The Use Of Revolutions In George Orwell's Animal Farm?

1006 Words5 Pages
Revolutions: when they come to mind we think of these potent moments when changes are being made, where people stand together for a better life. But, in reality, revolutions always end exactly where they began or “have begun”. The Bolshevik Revolution is one of those situations. The Russian revolution started because while Nicholas II, the king, was ruling, there were chronic food shortages, and everyone lived in poverty. A man named Vladimir Lenin successfully over through Nicolas but, like most revolutions, he turned out to be just as bad as Nicholas II, and he developed the Communist party ( History, 2011). This generic situation was written into a book Animal Farm. In the book by George Orwell, a farmer named Jones abuses his animals.…show more content…
In Russia, their media creates an image of chaos in places like Ukraine even though that's not the real situation. They create a utopia for their citizens in which Russia has no income problems, even though their external debt is 515.3 billion US dollars. Russia directly lies to its citizens by using their respected, well-known governmental TV ( Solovei, 2014). In Animal Farm, this is also done; Squealer, Napoleon's speaker who is also a pig, tells the animals that fake statistics in order to prevent rebellion. On page 113 Squealer gives a speech where he says, “they had more oats, more hay, more turnips then they had in Jones’s day”(Orwell). In Russia and Animal Farm, the governments are telling their citizens very similar lies, but it’s the motive behind the lies are most interesting. It can be assumed they lie to their own citizens in order to prevent any rebellion, but it is arguable that the possibilities vary. Regardless of why they are telling their lies, it sends a very clear message that Animal Farm and Russia have something to lie about and their fear of their citizens reactions make them very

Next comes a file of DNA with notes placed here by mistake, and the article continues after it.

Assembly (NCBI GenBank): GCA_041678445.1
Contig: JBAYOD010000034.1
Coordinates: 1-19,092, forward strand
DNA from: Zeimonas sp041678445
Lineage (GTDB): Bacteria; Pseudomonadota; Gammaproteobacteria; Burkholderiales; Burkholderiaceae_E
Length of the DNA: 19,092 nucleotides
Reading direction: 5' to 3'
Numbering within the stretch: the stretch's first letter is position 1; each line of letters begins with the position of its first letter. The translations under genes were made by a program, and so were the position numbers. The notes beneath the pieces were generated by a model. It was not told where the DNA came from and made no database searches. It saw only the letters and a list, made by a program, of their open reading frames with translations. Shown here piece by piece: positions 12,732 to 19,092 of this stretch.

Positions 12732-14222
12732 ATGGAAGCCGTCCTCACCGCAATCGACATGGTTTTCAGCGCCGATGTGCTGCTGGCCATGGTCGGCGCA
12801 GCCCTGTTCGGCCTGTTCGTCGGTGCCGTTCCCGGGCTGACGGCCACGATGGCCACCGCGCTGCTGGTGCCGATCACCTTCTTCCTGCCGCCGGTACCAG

More about The Use Of Revolutions In George Orwell's Animal Farm?

Open Document